UD Launches First AACSB-Accredited Doctor of Business Administration Program in Texas
Application Deadline Nears for Inaugural Class in UD's AACSB-Accredited Doctor of
Business Administration Program
Time is running out to join the inaugural class of Satish & Yasmin Gupta College of
Business Doctor of Business Administration (DBA) students. Applications are due May 1 for the program's first students, who
will enter in fall 2014. The three-year, 60-credit-hour program is one of fewer than
a dozen AACSB-accredited programs in the United States and the first in Texas.
"Our DBA program offers an intense, challenging curriculum centered on building strategic
approaches to solving existing business problems," said Director of Executive Learning
Rodney Williams, who will oversee the new program. "Coursework won't be limited to
the theoretical. Our students will actively test researched theories within their
The program's curriculum, which has been designed to quickly respond to rapidly changing
business landscapes, will focus on applied research. More specifically, students will
develop strategies that incorporate organizational agility, direct customer engagement,
emerging technologies and sustainable and ethical business practices.
Courses for the part-time program will be delivered by scholar-practitioners in a
blended format that combines online learning and traditional classroom instruction
during monthly in-residence weekends (Friday afternoons and Saturdays).
"The ideal DBA candidate will be an experienced business executive who is looking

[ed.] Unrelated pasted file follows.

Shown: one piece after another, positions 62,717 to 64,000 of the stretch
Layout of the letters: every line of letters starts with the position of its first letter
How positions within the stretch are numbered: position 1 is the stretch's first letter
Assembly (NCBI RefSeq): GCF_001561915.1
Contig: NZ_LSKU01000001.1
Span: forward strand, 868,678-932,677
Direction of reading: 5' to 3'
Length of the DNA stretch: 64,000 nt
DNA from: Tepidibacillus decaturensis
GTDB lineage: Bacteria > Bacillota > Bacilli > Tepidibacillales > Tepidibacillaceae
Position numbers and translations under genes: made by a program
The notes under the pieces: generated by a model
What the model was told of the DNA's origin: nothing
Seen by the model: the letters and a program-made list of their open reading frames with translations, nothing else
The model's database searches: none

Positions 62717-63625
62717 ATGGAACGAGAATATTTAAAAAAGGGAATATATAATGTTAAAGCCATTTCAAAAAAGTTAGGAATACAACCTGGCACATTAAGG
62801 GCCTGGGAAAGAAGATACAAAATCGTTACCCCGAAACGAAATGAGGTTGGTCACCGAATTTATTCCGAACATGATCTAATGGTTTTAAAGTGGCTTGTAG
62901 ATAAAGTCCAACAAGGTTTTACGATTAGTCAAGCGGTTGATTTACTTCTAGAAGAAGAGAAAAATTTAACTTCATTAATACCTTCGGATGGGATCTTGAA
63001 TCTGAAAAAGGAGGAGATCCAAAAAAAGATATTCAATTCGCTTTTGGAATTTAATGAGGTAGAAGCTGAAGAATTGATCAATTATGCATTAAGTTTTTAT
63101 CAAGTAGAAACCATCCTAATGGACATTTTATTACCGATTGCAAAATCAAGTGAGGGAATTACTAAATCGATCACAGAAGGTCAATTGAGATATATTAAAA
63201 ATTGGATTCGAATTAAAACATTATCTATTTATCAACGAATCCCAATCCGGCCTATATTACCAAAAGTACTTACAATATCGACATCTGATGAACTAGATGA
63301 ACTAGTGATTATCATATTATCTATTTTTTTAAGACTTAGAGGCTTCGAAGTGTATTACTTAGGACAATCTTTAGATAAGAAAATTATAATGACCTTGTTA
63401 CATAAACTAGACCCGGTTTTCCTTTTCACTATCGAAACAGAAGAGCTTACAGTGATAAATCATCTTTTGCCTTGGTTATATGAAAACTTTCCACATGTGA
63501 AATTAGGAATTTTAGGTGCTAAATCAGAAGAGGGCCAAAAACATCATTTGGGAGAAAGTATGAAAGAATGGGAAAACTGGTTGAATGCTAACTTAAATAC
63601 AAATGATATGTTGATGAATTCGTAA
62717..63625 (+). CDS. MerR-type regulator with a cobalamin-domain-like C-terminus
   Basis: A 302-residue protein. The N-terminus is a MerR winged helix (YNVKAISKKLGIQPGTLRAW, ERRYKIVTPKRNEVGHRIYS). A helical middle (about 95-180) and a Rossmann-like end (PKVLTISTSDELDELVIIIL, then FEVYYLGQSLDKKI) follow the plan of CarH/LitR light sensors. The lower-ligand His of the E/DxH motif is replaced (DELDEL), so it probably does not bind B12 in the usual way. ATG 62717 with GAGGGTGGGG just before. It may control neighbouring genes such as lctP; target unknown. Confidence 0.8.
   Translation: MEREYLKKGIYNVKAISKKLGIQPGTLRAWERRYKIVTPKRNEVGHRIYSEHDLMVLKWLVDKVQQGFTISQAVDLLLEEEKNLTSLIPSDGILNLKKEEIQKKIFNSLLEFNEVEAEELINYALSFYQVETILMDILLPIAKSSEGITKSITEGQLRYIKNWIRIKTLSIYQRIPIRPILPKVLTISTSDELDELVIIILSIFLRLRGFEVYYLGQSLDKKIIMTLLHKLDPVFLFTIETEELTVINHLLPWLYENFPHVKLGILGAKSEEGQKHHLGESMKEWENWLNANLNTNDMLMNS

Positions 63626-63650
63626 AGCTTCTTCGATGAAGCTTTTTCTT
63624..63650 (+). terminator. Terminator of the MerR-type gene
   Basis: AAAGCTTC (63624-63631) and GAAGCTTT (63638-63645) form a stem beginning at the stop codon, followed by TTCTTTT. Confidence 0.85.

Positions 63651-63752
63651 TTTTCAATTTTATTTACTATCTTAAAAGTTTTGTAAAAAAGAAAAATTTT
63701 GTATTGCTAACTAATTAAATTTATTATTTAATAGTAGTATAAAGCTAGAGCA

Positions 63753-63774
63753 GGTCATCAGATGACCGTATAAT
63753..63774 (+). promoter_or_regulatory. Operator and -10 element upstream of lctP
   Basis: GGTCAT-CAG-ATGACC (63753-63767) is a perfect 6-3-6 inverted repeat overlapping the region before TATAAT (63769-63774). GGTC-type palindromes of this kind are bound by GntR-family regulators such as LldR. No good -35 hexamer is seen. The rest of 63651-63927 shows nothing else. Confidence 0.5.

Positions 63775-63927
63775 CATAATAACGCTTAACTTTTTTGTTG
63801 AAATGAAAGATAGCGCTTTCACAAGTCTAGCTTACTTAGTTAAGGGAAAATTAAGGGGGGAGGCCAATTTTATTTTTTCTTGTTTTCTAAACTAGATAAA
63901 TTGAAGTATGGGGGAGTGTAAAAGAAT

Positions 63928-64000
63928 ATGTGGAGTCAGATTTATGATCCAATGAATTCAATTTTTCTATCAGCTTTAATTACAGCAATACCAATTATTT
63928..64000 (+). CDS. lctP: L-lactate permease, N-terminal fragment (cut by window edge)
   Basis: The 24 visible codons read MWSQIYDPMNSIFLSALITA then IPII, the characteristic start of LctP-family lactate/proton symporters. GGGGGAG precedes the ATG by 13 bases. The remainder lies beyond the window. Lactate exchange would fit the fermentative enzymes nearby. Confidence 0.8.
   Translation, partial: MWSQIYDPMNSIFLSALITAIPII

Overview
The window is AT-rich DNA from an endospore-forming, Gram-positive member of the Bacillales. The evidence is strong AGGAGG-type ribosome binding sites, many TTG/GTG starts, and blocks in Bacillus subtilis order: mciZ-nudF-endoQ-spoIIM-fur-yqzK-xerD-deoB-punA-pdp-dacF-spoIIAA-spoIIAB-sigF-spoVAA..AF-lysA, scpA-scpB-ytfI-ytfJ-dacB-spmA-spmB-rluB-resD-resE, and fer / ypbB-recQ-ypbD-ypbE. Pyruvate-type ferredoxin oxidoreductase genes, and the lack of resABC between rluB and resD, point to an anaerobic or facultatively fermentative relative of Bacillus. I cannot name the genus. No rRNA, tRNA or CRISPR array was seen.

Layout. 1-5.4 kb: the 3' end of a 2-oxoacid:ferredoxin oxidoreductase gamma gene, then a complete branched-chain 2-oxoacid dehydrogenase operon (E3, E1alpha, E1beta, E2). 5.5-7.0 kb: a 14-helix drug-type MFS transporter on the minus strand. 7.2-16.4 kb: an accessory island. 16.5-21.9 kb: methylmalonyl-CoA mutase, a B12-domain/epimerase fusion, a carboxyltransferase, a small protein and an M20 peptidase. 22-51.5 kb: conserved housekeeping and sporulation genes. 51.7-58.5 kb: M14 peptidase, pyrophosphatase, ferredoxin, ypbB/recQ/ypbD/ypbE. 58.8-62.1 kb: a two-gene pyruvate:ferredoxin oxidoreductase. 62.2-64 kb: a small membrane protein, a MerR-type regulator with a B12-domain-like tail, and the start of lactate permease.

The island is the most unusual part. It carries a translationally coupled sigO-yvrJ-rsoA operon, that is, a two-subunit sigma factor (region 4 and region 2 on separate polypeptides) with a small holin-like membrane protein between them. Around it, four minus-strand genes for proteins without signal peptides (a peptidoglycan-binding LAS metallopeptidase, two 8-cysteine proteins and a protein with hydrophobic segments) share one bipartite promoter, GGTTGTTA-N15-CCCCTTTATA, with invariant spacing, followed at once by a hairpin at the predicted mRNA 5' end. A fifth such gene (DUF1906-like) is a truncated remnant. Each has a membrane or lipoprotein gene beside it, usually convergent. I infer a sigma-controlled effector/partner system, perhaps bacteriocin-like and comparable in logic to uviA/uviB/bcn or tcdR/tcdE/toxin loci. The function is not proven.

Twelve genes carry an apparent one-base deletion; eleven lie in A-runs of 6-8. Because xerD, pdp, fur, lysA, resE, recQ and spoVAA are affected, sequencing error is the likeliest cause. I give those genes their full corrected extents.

for career advancement or personal achievement by acquiring advanced research skills
and qualifications," said Williams. "Because the class size will be capped, the admission
selection process will be extremely competitive."
They came here so that someday, they can go back with even more to offer. Sana Kandalan, MA '19, and Anmar Oghanna, MBA '19, a wife and husband, both received scholarships to pursue graduate education at UD; they hope to use their degrees and experiences here to better serve their community back home in Erbil.
During their freshman year, a mere nine miles from the UD campus, President John F. Kennedy was shot in Dealey Plaza on Nov. 22, 1963. Kennedy's famous words, "Ask not what America will do for you, but what together we can do for the freedom of man," were imprinted on the memories of these freshmen, influencing the development of their characters and philanthropic spirits and empowering them to serve with distinction in all types of vocations.
After happening across the early biophilosopher Jakob von Uexküll as a freshman biology major, Professor of Psychology Scott Churchill began peering into the worlds of animals through what Uexküll called the "spiritual eye" rather than our physical one; there, he discovered the animal spirit.